The Reader’s Eye: Between Annotation and Illustration

William H. Sherman, Professor of English, University of York

November 14, 2013 (Thursday)

Butler Library, Room, 523, at 5:00 p.m. (please note the earlier time)

Recent scholarship in the lively field of marginalia has treated readers’ marks almost exclusively as a verbal phenomenon – as words, that is, next to other words. But in doing so we have lost sight of sight itself, and the ways in which readers used images as well as words to make their books beautiful, meaningful, and useful.  Between medieval illumination and modern illustration, there are many traces of reading as a visual mode, signs that we have been slow to see and study and for which we are poorly served by both methodology and terminology. This illustrated lecture will consider the range of images produced by readers between 1450 and 1750, and will suggest that reading was closely bound up with seeing – and even drawing – across the Medieval/Renaissance divide.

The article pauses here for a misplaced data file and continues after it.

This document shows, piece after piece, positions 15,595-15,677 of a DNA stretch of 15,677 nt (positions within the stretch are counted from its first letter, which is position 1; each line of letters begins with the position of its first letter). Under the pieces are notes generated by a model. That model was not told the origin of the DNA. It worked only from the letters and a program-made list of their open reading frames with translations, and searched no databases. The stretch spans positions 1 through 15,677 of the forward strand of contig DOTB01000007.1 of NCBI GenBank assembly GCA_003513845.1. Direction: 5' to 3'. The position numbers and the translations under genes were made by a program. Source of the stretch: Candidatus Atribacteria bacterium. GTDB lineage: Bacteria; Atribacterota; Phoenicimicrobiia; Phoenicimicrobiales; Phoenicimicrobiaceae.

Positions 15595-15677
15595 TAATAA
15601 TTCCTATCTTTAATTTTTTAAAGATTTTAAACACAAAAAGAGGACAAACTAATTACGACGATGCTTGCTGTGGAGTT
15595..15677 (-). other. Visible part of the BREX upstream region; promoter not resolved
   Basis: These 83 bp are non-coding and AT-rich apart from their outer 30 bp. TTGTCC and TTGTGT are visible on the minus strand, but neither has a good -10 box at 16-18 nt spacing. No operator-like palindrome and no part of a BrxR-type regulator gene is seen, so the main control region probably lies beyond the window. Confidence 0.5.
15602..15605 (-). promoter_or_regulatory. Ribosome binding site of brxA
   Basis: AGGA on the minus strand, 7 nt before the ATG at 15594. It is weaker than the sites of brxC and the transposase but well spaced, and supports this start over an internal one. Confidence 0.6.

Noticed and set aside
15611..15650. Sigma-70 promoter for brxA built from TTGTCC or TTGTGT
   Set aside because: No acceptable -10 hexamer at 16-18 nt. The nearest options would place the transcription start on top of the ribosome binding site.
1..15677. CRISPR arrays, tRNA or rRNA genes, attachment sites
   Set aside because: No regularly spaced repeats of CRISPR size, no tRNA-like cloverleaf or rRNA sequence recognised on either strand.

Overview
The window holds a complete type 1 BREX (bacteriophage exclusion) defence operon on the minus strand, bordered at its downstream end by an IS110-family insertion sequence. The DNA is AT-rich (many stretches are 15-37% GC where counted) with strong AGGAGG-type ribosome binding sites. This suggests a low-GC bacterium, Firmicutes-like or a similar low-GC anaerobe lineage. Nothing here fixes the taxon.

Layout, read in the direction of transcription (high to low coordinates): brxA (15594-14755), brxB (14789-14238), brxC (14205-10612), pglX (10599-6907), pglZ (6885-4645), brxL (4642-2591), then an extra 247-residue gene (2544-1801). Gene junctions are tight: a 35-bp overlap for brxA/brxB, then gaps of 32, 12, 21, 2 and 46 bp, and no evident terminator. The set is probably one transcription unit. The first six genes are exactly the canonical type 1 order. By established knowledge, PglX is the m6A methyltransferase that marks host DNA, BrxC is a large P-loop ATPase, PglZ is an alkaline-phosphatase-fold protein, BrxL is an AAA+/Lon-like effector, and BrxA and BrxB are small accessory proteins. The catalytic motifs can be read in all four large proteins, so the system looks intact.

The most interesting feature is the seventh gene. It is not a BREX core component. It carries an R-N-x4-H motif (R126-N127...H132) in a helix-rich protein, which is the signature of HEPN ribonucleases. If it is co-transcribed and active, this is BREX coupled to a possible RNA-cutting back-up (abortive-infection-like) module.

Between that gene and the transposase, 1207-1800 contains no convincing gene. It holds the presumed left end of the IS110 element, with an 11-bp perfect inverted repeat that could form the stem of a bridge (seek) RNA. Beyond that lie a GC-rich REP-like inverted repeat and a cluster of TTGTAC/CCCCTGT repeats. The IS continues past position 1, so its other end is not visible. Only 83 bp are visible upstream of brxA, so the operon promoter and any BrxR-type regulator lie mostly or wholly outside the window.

William Sherman’s recent publications include Used Books: Marking Readers in Renaissance England (University of Pennsylvania, 2007) and a special issue of The Huntington Library Quarterly on Prison Writings in Early Modern England. He has edited Shakespeare’s Tempest for Norton and Jonson’s Alchemist for Cambridge and is now completing the Arden Early Modern Drama edition of Marlowe’s Jew of Malta. He is writing a study of visual marginalia called The Reader’s Eye and editing a collection of essays – with Juliet Fleming and Adam Smyth – on Renaissance Collage.

Co-sponsored with the Department of Latin American and Iberian Cultures, Columbia University


The Book History Colloquium at Columbia University, open to any discipline, aims to provide a broad outlet for the scholarly discussion of book history, print culture, the book arts, and bibliographical research, and (ideally) the promotion of research and publication in these fields. Our presenters include Columbia faculty members and advanced graduate students, and scholars of national prominence from a range of institutions.

Questions? Email Karla Nielsen.